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U.S. National Weather Service Predicts Heavy Hurricane Season

If forecasters at the U.S. National Oceanic and Atmospheric Administration (NOAA) are correct, 2022’s Atlantic hurricane season will be the seventh consecutive above-average hurricane season.

The 2022 Atlantic hurricane season extends from 1 June through 30 November, and forecasters predict a 65 percent change of an above-average season. The season is likely to have a range of 14 to 21 named storms—meaning they have wind speeds of 39 miles per hour or higher—of which six to 10 could become hurricanes with wind speeds of 74 mph or higher. This tally could include up to six major hurricanes—category 3, 4, or 5, with winds of 111 mph or higher. NOAA notes the ranges are provided with a 70 percent confidence.

Hurricane damage has picked up year over year recently, and 2021’s Hurricane Ida, which swept along the East Coast of the United States from New Orleans to New York, is estimated to have caused $95 billion in damage, according to AccuWeather. Beyond the damage to houses and cars, the estimate includes variables like the impact of people being unable to get to work, travel disruption, tourism disruptions, and the cost of cleaning up the debris, CNBC reported.

The 2020 hurricane season broke records across the board, and it had 30 named storms.

This year’s increased activity is attributable to multiple climate factors, NOAA said, including an ongoing La Niña weather pattern, warmer-than-average sea surface temperatures in the Atlantic Ocean and Caribbean Sea, weaker tropical trade winds, and an enhanced west African monsoon. In addition, the Gulf Loop Current—a “600-foot-deep river of hot Caribbean water that travels between Cancun, Mexico, and western Cuba into the Gulf,” said CNN meteorologist Chad Myers—is flowing further north, forcing warm water closer to the coast, which can intensify any storms in those areas. The loop will likely be in a similar position this year to where it was in the record-breaking 2005 season, when Hurricanes Katrina and Rita made landfall.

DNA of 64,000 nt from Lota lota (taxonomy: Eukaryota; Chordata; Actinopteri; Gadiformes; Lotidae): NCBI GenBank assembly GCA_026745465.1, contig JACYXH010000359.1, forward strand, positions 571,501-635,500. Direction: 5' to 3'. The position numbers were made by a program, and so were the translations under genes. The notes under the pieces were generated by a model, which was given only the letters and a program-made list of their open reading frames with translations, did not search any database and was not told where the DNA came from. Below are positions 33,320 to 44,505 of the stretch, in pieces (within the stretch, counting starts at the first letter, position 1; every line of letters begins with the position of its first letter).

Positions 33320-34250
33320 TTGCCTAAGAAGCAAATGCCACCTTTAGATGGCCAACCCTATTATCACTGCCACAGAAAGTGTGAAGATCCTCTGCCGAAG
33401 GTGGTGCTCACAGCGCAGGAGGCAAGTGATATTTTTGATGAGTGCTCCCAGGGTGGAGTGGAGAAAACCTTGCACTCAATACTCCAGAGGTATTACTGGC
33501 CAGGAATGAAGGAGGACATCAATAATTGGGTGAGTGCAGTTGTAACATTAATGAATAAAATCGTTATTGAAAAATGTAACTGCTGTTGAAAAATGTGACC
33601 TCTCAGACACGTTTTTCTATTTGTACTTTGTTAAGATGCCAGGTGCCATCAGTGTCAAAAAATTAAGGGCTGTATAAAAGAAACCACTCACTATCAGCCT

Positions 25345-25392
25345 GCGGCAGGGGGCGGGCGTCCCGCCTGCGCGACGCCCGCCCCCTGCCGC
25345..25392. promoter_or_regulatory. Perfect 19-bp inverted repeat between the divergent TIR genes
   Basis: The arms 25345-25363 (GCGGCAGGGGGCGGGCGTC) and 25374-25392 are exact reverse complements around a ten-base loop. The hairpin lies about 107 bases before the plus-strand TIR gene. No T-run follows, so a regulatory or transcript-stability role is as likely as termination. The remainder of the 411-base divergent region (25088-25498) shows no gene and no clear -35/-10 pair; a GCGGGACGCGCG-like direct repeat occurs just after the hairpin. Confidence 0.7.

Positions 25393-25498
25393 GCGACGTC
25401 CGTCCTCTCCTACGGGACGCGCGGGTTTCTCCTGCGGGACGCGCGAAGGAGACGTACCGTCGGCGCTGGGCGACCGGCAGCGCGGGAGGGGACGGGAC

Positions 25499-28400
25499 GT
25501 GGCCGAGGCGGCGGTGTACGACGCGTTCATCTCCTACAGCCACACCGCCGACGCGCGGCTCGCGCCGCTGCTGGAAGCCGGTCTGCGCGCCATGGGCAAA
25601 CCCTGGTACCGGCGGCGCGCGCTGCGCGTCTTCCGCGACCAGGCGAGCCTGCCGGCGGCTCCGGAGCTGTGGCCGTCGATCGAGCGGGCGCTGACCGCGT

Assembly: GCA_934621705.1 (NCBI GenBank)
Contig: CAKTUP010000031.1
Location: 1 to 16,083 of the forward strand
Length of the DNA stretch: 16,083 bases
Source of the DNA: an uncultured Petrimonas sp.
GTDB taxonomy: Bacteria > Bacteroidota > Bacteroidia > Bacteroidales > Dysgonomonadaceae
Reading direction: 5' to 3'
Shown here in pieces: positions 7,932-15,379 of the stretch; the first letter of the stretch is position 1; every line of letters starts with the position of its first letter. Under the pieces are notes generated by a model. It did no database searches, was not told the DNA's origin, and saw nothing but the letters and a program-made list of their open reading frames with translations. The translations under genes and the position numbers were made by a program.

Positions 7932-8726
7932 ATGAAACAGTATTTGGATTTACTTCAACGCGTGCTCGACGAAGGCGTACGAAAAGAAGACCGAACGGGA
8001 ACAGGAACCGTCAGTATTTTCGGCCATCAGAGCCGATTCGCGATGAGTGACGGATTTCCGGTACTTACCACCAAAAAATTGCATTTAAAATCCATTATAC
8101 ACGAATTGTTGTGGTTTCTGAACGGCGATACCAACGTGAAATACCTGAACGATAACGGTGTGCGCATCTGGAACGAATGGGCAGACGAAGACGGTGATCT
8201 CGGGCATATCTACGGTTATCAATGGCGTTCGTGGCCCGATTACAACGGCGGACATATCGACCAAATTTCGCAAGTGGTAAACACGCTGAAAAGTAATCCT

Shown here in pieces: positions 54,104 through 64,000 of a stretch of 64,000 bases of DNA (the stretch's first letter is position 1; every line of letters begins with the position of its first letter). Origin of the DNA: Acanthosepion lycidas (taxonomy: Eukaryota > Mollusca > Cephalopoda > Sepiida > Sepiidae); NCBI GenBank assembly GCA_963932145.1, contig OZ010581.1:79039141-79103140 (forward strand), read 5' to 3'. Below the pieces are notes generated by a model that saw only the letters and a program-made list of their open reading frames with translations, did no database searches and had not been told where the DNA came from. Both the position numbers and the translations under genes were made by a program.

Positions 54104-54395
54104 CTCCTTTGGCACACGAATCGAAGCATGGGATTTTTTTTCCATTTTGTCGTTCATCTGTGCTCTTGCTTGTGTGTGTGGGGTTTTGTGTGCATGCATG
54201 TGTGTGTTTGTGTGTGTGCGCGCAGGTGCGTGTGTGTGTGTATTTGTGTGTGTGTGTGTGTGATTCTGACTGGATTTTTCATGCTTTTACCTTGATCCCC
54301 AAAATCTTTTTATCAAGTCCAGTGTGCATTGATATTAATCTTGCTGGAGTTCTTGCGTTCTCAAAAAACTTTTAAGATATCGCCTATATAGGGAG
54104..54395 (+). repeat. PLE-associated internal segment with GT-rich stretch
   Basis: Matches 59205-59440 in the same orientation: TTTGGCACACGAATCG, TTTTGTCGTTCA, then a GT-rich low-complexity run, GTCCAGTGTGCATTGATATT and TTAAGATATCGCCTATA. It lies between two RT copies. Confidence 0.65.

A single storm can have a long-lasting impact on a region, but a series of them can be devastating.

“As we reflect on another potentially busy hurricane season, past storms—such as Superstorm Sandy, which devastated the New York metro area 10 years ago—remind us that the impact of one storm can be felt for years," According to a statement from NOAA administrator Rick Spinrad. "Since Sandy, NOAA’s forecasting accuracy has continued to improve, allowing us to better predict the impacts of major hurricanes to lives and livelihoods.”

NOAA is boosting its products and services this season, including operating five uncrewed surface vehicles to measure ocean and atmospheric conditions; transitioning forecast models to a supercomputing system for uninterrupted operational forecasts; extending the lead time for the Excessive Rainfall Outlook from three days to five to give more notice about flash flooding risks from storms; and enhancing an experimental graphic that depicts the peak storm surge forecast.

While the Atlantic hurricane forecast is high, NOAA predicts a 60 percent chance of a below-normal tropical cyclone season in the Central Pacific, with two to four tropical cyclones expected. The Central Pacific Hurricane Center only cites a 10 percent chance of an above-average season.